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The "Broughtons"

The Broughton Archipelago’s 200+ islands are wedged against the Coast Mountains and encompass BC's second largest marine park, (Hakai is the largest). Cold ocean currents funneling through the narrow passages between the northern end of Vancouver Island and the BC coast concentrate food which supports a very rich and diverse marine ecosystem so it is not uncommon unheard of to see humpback whales, orcas, dolphins, eagles and thousands of calling birds all in the same day. 

The northern border of the Broughton Archipelago defines the southern most border of famed Great Bear Rainforest. If you wish you can fish for salmon, halibut, ling cod, prawns and crabs with excellent chances of acquiring the ingredients for Becky to prepare the evenings meal. Telegraph Cove and First Nations villages like Alert Bay provide a great backdrop to learn about the culture and rich history of this area. For a true splurge, if you like, we can tie up at the luxury outpost at Nimmo Bay Resort and you can dine on an exquisite meal prepared by professional chefs who cater to movie stars. A stop over at the nearby Burdwood Group Conservancy islands is another opportunity to break out kayaks and SUP boards. In terms of simple visual beauty the Burdwoods are tailor made for small vessels. On hot sunny summer days the pristine clear waters and white sandy beaches may make you feel like you are in the tropics. Trips in and around the Broughton Archipelago can start at and end at Telegraph Cove. This small and charming seaside village is rated by Harrowsmith magazine as one of the ten best towns in Canada to visit. It's historic wooden buildings cling to a wooden boardwalk that lines one side of a tiny cove. Here, you can experience what it was like living in one of the many sawmill or fish cannery villages that flourished on the coast in the early 1900s. The Whale Musuem is also very good, as is the pub. After a visit here you will understand why the year round population of 20 balloons to 1200 in the summer months. In Alert Bay on nearby Comorant Island you will have the opportunity to stretch your legs by hiking around the island. Or for a shorter trip a boardwalk leads along the waterfront toward U’Mista Cultural Centre. You will not want to miss this if you have any interest in the cultural heritage of the First Nations of the BC coast and specifically the Kwakwa_kaʼwakw tribal group who have this area as their ancestral and modern day home. They have inhabited this area for millennia.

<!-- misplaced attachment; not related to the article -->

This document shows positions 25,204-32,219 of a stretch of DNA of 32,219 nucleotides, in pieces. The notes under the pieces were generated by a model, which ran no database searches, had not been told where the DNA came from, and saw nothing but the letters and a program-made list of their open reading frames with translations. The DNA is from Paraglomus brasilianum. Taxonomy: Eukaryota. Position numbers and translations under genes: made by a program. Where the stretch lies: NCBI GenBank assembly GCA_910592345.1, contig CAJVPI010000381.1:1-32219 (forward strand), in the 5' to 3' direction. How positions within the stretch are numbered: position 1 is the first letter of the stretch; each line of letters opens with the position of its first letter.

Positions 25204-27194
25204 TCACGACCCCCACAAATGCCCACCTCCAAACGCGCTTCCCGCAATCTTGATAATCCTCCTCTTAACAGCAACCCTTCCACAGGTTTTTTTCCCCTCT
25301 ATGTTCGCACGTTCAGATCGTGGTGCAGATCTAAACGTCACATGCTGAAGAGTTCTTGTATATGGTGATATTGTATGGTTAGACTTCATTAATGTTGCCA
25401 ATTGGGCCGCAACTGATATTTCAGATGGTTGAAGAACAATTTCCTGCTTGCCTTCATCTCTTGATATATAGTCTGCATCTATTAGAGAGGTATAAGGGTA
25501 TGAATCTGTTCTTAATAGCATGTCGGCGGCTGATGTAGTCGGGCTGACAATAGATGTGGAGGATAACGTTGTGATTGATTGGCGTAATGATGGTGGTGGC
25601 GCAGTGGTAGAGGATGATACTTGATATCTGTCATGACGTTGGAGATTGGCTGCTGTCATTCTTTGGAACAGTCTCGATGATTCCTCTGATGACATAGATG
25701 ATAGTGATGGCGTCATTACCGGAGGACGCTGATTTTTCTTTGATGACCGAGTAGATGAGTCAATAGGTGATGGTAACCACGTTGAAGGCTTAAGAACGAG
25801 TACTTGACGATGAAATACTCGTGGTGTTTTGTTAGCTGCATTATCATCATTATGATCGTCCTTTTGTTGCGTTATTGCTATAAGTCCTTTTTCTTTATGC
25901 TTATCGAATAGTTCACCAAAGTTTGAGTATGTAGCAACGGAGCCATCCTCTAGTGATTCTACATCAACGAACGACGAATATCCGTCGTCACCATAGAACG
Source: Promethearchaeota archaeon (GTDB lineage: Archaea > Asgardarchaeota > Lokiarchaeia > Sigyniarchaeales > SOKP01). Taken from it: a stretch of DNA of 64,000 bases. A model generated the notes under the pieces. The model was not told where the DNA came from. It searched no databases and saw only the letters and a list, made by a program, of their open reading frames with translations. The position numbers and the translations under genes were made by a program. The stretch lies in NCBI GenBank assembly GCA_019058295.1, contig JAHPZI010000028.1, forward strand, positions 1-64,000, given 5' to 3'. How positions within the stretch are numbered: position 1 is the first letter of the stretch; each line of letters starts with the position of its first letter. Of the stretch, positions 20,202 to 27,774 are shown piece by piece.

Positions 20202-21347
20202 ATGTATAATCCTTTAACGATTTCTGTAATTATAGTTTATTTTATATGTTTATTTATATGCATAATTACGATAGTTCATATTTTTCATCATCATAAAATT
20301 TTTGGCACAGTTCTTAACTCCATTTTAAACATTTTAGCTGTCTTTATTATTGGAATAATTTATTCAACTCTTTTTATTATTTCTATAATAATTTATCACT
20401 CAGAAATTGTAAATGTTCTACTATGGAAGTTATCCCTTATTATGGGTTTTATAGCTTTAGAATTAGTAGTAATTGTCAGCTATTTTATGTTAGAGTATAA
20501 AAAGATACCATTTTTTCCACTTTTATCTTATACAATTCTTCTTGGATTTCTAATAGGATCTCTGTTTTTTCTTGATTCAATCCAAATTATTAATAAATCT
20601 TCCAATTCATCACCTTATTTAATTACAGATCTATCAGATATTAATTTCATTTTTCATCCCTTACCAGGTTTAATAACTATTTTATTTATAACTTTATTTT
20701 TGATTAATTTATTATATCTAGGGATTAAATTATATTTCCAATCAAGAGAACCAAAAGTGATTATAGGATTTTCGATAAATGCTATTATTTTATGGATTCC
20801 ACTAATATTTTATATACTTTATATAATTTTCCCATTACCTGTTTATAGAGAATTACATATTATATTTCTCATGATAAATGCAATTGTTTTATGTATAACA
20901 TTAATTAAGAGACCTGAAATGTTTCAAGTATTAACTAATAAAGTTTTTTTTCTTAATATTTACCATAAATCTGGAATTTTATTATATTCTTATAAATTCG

Desolation Sound

& the Discovery Islands


This is another world famous cruising and kayaking destination area, and for good reason. It is located generally around Cortes Island and south of the Broughton Archipelago. BC's most spectacular fjords Such as But Inlet are found here, and there is much wilderness to explore. Some of the best fishing on the BC coast is found here as well. An additional bonus is that some of BC's warmest waters are also located in this treasured area. .